Accused Hoonah cop killer appears at status hearing

John Nick Marvin Jr. and court awaiting competency tests
John Marvin Jr. was in Juneau court Friday for a status update. Marvin is aquised of killing two Hoonah police officers last year.


A judge Friday agreed to the scheduling of a competency evaluation for the man accused of shooting two Hoonah police officers to death last August.

Judge David George appeared by telephone in Juneau Superior Court and agreed to set a date for a mental health evaluation for John N. Marvin Jr. at the request of his counsel, Eric Hedland, and with no opposition by State Assistant District Attorney Amy Williams.

The date, however, will not be set until Hedland’s expert witness finishes an evaluation report and sends it to Hedland, who in turn then allows District Attorney Dave Brower to examine it.

According to Hedland that report was not to have been in his possession until Aug. 31. George requested that it be finished before Aug. 29 and will set a scheduling hearing for Marvin’s competency to stand trial after he hears back from Hedland by Aug. 17.

George would like a competency hearing before Sept. 6.

George also ruled against Hedland’s opposition to the introduction of certain evidence from the State and an assertion by Hedland that the defense was properly silent in the face of the state’s motion.

“You know I really disagree with that Mr. Hedland,” George said. “For a number of reasons.”

Among George’s reasons was that although it is true the State has to give advanced warning of evidence admitted, under case law the court, after giving opportunity for response, is simply to consider it properly out of presence of the jury to determine relevance and then to balance the effect of that. There is no requirement that it be done at a hearing; it could be done in a written document.

“But in any event if the defense felt as though hearing was necessary in response to the motion filed it could request an oral argument or an evidentiary hearing,” George said.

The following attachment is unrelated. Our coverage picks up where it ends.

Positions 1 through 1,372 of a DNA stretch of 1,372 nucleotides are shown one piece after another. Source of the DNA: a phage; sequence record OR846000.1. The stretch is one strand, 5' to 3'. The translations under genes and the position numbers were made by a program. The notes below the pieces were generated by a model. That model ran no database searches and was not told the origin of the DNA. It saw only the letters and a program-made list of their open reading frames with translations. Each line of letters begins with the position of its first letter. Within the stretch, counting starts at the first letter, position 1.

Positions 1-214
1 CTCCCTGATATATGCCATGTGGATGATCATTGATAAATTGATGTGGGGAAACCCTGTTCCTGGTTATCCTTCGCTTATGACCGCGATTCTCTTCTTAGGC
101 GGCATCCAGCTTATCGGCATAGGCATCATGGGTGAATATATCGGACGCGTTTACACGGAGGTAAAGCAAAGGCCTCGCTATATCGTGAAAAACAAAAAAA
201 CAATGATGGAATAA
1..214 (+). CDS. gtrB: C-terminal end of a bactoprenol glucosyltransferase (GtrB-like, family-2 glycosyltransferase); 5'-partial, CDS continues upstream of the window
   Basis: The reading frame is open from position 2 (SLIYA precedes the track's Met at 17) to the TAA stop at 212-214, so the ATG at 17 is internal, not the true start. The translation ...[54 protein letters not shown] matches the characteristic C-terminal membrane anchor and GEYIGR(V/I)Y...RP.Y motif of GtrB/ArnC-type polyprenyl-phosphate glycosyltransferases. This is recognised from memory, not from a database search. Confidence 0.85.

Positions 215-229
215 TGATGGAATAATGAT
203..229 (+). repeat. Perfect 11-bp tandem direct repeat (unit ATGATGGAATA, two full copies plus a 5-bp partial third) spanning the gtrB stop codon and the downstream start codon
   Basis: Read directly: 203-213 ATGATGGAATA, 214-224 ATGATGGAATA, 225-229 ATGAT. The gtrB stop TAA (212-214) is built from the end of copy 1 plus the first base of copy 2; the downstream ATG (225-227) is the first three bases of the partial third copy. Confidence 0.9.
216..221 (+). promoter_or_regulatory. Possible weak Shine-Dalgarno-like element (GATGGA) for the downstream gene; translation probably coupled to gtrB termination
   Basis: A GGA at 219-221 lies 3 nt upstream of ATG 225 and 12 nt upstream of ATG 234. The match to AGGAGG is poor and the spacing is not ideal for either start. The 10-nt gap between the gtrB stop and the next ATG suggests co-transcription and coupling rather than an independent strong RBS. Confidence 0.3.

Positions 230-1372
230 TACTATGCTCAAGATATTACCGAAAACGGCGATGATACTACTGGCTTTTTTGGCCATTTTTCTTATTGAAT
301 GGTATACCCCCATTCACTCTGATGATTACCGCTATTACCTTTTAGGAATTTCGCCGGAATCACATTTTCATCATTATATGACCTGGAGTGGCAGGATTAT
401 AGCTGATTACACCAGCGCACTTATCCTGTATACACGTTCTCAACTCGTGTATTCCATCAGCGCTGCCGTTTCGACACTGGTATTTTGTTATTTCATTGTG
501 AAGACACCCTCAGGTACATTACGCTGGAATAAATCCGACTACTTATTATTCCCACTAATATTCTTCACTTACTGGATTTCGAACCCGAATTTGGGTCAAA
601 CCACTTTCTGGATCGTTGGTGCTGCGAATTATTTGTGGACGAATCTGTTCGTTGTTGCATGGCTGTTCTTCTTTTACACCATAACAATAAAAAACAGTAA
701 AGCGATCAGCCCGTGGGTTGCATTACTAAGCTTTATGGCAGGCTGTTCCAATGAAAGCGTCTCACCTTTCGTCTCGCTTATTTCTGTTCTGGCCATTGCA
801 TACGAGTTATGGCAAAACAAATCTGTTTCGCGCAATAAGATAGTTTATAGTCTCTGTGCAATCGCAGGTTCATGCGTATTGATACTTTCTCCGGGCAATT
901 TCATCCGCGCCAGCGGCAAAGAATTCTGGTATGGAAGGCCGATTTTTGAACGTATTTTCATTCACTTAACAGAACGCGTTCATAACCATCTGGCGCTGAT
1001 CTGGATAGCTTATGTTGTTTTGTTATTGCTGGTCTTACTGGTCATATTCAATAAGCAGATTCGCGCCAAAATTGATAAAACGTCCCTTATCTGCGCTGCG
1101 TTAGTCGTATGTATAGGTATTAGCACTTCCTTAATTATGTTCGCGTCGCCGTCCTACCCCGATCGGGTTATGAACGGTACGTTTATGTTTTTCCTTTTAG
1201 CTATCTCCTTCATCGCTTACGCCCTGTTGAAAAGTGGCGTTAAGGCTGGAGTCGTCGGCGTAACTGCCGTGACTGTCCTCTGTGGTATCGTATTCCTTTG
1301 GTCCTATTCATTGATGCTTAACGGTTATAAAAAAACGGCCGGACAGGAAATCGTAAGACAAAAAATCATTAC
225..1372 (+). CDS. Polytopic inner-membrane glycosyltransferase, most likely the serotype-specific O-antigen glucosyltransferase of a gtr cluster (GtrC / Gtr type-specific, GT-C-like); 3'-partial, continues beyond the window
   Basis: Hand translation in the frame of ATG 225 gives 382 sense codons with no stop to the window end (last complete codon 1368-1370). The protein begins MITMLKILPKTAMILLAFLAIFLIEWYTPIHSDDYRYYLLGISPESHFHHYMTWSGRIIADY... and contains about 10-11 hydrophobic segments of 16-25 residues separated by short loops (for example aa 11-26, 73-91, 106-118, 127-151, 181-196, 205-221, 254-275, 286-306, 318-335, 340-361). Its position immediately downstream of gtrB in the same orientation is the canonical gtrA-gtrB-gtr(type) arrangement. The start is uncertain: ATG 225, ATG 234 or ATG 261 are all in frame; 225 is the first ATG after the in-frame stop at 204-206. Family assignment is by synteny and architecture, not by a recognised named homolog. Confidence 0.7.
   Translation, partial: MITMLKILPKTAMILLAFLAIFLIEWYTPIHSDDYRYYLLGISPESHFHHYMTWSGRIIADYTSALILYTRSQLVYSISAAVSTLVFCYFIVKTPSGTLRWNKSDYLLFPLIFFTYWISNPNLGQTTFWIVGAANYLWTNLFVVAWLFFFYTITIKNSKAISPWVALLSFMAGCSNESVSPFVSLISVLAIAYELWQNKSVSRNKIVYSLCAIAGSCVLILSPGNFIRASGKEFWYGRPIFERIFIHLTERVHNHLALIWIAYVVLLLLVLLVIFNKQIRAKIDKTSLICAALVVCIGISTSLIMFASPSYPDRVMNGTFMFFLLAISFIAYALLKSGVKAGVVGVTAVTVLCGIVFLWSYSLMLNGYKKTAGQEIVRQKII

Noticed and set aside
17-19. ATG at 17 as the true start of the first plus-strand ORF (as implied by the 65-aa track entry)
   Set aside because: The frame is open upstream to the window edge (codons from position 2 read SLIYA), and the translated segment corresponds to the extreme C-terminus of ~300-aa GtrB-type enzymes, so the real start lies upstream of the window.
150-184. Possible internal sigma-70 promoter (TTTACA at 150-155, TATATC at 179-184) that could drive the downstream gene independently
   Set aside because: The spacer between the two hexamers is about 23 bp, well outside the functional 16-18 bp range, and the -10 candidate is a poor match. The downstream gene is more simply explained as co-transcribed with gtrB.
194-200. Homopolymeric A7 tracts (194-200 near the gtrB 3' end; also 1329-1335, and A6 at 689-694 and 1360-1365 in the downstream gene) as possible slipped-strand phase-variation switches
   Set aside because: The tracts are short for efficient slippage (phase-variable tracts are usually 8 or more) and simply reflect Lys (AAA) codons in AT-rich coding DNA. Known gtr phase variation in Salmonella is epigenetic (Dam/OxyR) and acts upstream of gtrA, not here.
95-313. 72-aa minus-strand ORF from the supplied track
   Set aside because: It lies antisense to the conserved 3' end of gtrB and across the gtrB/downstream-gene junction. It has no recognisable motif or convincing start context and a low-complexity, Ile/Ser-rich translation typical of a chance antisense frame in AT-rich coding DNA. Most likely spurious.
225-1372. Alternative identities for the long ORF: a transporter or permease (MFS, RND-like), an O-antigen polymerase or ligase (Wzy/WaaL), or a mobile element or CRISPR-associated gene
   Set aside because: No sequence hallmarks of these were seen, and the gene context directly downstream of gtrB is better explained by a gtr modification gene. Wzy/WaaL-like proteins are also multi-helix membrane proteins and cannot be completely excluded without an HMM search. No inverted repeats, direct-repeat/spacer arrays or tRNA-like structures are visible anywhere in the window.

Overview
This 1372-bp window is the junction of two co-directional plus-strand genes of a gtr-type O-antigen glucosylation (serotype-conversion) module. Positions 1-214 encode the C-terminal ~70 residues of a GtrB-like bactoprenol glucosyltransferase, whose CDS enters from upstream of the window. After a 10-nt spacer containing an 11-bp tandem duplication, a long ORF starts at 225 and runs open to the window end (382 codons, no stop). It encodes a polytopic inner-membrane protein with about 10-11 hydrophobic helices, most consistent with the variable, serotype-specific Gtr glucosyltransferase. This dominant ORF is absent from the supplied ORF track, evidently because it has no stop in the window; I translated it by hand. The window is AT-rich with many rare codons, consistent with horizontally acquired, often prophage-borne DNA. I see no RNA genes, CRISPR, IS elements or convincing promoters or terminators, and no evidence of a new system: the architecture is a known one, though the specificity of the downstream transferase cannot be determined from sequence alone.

A notice of affirmative defense by insanity has been listed on court dockets.

George asked if Hedland had anything else to discuss.

“There are things I could say but I won’t,” Hedland said.

Replied George, “Probably a good idea.”

A tentative 21-day trial date has been set to begin Oct. 13, before Judge George in Juneau.

Marvin is accused of an ambush-style fatal shooting of Sgt. Anthony Wallace, 32, and Officer Matthew Tokuoka, 39, of the Hoonah Police Department as the two officers spoke together on the street in front of Marvin’s Hoonah residence. Family members of the two were present at the time of the shooting.

Marvin barricaded himself inside his residence in a standoff with law enforcement officials before surrendering on Aug. 30, roughly 36 hours after the shooting.

Marvin has pleaded not guilty and faces two charges of first-degree murder and two charges of weapons misconduct.

If convicted, Marvin faces a sentence of 99 years on each murder count if it is determined Wallace and Tokuoka were “uniformed or otherwise clearly identified peace officer(s),” according to Alaska law. He could face five years in prison for each of the weapons misconduct charges.

During National Police Week in May, retired HPD chief John Milan accompanied two memorial photos of Wallace and Tokuoka to the national memorial ceremony in Washington, D.C. The names of Wallace and Tokuoka were then engraved on the National Law Enforcement Officers Memorial wall.

The village of Hoonah has declared Aug. 28 as Matt And Tony Day.

• Contact reporter Klas Stolpe at 523-2263 or at


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